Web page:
Morgan Stanley Client Claims $929K of Apple Option Losses, Gets $80K
A client who sued Morgan Stanley and his Birmingham, Alabama-based broker after allegedly losing almost $1 million on Apple call options was awarded a sliver of his claim by a Finra arbitration panel, but the firm and broker lost their bid for expungement of the claim from the broker’s records.
In an unusual twist, more than half of the $79,730 that the three public arbitrators granted the customer represented punitive damages awarded under Alabama state law, according to a January 8 decision posted on Finra’s dispute resolution website on Tuesday.
The broker, David Searcy, who has been with Morgan Stanley for almost five years and in the industry since 1992, said he could not comment on the decision.
Glenn Waldrop Jr., a Birmingham lawyer who represented clients William Jones and his wife, Elizabeth Ratliff, declined to comment about specifics of the case without authorization from clients, but applauded the punitive damages of $48,401 they were awarded.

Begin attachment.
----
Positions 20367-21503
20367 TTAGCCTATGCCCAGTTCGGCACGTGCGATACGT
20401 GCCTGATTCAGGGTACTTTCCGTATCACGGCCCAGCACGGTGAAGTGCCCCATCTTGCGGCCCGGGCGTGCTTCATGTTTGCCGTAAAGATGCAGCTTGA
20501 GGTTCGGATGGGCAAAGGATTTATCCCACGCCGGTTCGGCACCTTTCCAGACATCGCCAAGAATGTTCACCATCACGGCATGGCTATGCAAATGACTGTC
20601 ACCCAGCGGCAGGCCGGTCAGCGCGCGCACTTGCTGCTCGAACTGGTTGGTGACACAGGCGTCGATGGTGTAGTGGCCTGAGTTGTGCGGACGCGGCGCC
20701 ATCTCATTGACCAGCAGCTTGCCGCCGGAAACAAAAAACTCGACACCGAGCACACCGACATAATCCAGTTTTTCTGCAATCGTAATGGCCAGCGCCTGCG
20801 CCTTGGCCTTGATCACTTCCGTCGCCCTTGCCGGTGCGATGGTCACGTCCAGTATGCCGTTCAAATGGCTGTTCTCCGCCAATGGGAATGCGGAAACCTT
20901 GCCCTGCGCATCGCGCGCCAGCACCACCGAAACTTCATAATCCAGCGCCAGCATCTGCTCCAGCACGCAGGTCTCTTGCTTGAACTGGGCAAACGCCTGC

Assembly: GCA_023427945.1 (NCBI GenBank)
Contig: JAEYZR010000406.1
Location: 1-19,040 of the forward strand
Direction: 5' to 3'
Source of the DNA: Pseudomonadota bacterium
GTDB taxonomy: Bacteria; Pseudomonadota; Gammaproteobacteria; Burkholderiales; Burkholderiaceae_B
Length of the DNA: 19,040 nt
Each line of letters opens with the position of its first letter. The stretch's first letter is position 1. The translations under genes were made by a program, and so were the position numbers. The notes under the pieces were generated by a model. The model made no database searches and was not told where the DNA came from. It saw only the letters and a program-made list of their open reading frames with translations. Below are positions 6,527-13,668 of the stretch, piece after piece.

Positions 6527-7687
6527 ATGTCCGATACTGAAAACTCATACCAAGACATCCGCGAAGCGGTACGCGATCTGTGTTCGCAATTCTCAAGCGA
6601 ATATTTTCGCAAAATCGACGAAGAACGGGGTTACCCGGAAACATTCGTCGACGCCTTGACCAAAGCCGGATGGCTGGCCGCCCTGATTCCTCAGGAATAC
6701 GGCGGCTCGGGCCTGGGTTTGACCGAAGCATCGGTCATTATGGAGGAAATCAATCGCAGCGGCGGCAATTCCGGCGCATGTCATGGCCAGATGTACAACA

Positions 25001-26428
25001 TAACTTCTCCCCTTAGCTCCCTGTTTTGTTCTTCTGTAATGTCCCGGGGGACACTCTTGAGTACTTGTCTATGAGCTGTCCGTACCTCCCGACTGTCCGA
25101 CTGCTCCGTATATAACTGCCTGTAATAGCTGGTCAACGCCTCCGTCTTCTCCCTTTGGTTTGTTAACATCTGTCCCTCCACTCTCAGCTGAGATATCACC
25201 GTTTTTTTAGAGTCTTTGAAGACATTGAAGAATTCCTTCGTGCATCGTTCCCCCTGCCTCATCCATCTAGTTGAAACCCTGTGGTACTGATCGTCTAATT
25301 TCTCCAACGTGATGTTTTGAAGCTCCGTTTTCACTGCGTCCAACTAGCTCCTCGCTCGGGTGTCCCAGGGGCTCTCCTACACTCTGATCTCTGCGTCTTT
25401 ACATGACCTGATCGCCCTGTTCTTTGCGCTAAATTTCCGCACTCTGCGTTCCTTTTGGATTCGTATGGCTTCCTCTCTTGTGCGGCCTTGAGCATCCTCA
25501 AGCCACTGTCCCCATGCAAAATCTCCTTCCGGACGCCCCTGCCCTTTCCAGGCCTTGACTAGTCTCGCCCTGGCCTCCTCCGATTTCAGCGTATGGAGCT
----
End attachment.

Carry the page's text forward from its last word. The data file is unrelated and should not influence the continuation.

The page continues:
The couple, who had asked for $929,188 in compensatory damages, withdrew Ratliff’s claims five months after filing their case in December 2016.
“It’s unusual in my experience,” Waldrop said of the damages award. “That only happens in the most extreme cases where the panel is attempting to send some sort of message both about the individual broker and the broker-dealer.”
A Morgan Stanley spokeswoman said she could not immediately comment on the damages or how the firm evaluates the entire award.
As is customary, the arbitration panel did not explain its reasoning, but pointed out in the award’s “other issues considered and decided” section that Jones alleged losing “approximately $2.7 million and Ratliff lost an additional $200,000.” It awarded $30,968.50 of compensatory damages.
The claimed losses represented, in part, opportunity costs, or “lost earnings” that the couple could have earned if the money “had been properly invested,” according to the relief they requested.
The panel, which conducted 19 hearings from September to December of 2017 and heard valuations of the case from expert witnesses, dismissed Jones’s claims against Morgan Stanley for negligent hiring and breach of contract, according to the decision. It also rejected his request for attorneys’ fees.
Searcy began his career at Amsouth Investment Services in August 1992, according to BrokerCheck. He moved to Merrill Lynch in September 1999 and “voluntarily resigned” in February 2013 amid an internal review to investigate allegations that he was “soliciting a client to purchase certain CDOs and to participate in a real estate investment outside the firm,” according to his BrokerCHeck history.